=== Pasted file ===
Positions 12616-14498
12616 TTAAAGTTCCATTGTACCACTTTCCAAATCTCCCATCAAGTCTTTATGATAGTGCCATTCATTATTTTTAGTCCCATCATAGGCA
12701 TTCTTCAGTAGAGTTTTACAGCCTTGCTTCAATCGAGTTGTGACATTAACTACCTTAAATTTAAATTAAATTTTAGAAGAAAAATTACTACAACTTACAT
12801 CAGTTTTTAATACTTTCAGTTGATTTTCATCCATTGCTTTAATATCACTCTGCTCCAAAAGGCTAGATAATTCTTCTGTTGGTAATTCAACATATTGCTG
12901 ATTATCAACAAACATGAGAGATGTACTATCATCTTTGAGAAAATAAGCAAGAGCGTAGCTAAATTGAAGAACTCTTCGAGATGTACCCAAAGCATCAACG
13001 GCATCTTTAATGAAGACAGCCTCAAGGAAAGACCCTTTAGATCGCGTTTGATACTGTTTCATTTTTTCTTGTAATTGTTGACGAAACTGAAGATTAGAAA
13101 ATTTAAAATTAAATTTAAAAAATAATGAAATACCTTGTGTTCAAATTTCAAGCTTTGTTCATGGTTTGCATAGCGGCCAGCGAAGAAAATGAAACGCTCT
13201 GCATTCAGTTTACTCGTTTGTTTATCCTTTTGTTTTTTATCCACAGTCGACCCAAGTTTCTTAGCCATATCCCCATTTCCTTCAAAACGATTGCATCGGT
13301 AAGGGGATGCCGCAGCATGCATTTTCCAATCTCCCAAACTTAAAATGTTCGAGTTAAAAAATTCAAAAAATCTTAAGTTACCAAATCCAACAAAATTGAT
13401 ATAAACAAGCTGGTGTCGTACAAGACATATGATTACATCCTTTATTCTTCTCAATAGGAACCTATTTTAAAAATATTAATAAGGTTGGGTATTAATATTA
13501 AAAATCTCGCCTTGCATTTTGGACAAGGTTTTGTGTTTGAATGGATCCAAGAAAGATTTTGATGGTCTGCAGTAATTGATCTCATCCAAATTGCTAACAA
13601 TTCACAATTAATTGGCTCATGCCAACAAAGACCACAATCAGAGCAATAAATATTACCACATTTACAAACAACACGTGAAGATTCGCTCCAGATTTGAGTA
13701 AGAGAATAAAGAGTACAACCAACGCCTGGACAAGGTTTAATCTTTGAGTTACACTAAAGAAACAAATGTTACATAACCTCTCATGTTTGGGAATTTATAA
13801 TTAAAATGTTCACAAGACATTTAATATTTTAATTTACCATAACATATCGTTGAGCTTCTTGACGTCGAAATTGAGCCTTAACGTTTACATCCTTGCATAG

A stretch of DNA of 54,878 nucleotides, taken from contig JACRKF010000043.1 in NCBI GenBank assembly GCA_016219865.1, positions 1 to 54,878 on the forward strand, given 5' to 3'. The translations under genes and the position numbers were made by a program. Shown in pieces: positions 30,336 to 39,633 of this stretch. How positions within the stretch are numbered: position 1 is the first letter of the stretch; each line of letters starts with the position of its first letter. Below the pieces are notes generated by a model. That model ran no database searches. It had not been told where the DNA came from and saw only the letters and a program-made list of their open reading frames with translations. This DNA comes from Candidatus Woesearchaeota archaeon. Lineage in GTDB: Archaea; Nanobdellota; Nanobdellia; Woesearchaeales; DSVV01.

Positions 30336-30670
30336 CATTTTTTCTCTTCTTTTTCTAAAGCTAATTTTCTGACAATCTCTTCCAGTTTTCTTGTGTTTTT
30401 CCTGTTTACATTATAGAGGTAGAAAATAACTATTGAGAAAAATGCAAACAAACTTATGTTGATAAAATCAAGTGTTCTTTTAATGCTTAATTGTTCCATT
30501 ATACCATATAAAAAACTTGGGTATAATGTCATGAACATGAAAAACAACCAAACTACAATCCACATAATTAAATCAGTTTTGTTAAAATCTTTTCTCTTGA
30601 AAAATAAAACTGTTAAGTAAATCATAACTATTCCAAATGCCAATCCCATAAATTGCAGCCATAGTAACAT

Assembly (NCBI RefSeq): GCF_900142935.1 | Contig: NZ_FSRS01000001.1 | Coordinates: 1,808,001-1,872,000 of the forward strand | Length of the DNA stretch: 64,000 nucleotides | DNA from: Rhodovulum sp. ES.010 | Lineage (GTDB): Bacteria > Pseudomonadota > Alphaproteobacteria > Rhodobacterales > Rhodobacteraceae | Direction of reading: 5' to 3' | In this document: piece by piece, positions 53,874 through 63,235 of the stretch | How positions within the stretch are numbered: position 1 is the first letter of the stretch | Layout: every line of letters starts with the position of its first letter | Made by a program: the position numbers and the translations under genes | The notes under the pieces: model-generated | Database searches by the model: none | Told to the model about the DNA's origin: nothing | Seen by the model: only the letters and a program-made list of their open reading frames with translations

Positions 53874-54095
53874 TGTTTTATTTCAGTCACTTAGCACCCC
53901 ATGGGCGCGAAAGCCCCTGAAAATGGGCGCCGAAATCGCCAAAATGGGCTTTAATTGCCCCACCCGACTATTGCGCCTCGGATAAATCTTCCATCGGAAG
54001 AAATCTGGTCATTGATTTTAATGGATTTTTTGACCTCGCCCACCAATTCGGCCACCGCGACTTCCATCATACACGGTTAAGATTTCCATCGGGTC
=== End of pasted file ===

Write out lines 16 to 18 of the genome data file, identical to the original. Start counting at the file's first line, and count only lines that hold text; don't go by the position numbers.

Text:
Positions 30336-30670
30336 CATTTTTTCTCTTCTTTTTCTAAAGCTAATTTTCTGACAATCTCTTCCAGTTTTCTTGTGTTTTT
30401 CCTGTTTACATTATAGAGGTAGAAAATAACTATTGAGAAAAATGCAAACAAACTTATGTTGATAAAATCAAGTGTTCTTTTAATGCTTAATTGTTCCATT